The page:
Opinion

Prejudice: it’s a heart issue, not a skin issue

I love learning about other people, and there is insatiable desire within me to learn about other cultures.

I’m an intercultural studies minor. I wish I would have been a major, but I made a decision too late in the game. This article isn’t about career choices though; it’s about what I’ve learned about people.

We all have a past, a history, a collective society that we have grown up in.  I’ve grown up in rural Indiana my entire life, and what I have learned is that we all have prejudices. I do not think we can escape things like prejudices. I am not talking about prejudices in color, but in actions, in preferences, in saying we are better than others.

Living in Northeast Indiana in a small agricultural community, I have not had much integration with other cultures; yet, I have grown up in two different cultures during my life thus far. There is my shared experiences with my mostly white community from LaGrange, Ind., and my shared experiences with my very, very large, extended Amish family. What I’ve learned growing up in these communities is : there is a large need for reconciliation – among everyone.

There are prejudices and there are ignorant people. And then there are people who are raised with the wrong ideals. We need to learn to forgive them and to educate them. And to pray for them.

I am sad to say that among my extended family I have seen discrimination, mainly towards those who are not like them. I have heard things said I am too embarrassed to share, but I know that God is merciful.

Yet, I have also seen discrimination towards those within “their own community” who do not live up to a man-made standard.

Case in point: my father’s family was ostracized by those within his own Amish community because my grandfather chose to farm ducks, while the “normal” thing to do was not to farm ducks.

It might seem like something trivial to raise ducks to make a living, but my father shared honestly about not being accepted by those who were part of his church and how it affected his family.

This is the problem: we all have sad prejudices. We judge people, and we say the way they do things is wrong.  If they are different from us, we have a problem. We box ourselves in our special groups.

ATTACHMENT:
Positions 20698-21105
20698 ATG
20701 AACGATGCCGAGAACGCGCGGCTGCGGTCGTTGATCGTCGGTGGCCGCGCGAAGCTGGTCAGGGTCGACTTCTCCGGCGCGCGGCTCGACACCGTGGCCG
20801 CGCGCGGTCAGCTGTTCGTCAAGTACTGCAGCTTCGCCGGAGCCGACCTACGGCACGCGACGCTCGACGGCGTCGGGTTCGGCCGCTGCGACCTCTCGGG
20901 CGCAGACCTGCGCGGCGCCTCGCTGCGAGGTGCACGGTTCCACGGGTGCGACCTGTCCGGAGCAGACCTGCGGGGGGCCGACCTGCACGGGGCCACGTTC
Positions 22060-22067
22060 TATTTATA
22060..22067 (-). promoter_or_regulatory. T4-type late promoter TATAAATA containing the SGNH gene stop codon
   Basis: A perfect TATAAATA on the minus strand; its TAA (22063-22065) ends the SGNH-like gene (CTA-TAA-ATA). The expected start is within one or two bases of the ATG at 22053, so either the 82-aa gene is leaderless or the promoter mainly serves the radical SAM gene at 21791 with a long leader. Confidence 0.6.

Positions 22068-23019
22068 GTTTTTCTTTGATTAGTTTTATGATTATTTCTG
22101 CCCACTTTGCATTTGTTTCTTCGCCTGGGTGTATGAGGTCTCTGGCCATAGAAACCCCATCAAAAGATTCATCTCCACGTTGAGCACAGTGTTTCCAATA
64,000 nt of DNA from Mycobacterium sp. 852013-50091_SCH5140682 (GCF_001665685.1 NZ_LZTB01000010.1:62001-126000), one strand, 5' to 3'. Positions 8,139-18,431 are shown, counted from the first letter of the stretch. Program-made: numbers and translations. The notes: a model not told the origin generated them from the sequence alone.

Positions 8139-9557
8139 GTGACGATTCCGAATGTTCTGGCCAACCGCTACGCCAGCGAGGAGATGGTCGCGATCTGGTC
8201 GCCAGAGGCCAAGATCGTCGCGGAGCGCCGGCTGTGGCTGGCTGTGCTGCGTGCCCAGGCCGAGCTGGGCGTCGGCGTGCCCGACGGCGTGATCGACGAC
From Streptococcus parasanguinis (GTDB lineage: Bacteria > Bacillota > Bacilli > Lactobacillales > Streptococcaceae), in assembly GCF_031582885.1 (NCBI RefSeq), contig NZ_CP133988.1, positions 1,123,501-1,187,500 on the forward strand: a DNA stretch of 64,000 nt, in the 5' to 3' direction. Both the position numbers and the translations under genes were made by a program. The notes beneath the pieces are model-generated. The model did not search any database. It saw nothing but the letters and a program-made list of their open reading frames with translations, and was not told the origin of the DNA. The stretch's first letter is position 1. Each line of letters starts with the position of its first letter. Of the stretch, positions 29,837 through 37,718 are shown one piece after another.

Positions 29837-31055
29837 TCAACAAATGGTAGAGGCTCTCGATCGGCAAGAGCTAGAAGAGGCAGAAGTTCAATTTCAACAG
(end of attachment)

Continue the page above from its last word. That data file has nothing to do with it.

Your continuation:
I am so thankful that God doesn’t look at us in terms of impossible standards. He doesn’t judge us on our skin color, our language, or our nationality. He doesn’t judge us on our occupation, our sports preferences,  or the ability to conform to a group’s impossible standards.

He sees humanity. He sees our sinfulness.

Living in the cusp of these two communities, I have realized there is no perfect culture and no perfect community. I have learned that within in each we choose to “judge” and say what is good. If people do not live up to our standards we ostracize them, ignore them, or determine them to be “strange.”

This is not a skin color issue. It’s a human issue. We  set up man’s standards when we need to live by God’s standards. We choose to join these boxed-in groups because it’s comfortable. But is comfortable what is right?

We need to get outside of our own experiences. We need to quit making excuses for ourselves. We need to quit treating people without respect and get to know the heart of people.

Reconciliaton among people will only happen if people humble themselves and recognize that all of  us are made in the image of God. That’s all of us: black, white, gay, short, tall, wide, thin, basketball players, book lovers, video gamers, bikers, film critics, runners, soccer players, men, women, hipsters, writers, coffee lovers, academics, farmers, and country music lovers.

Let us love because He first loved us.

Story by Octavia Lehman | Editor in Chief | lehmanoj@grace.edu

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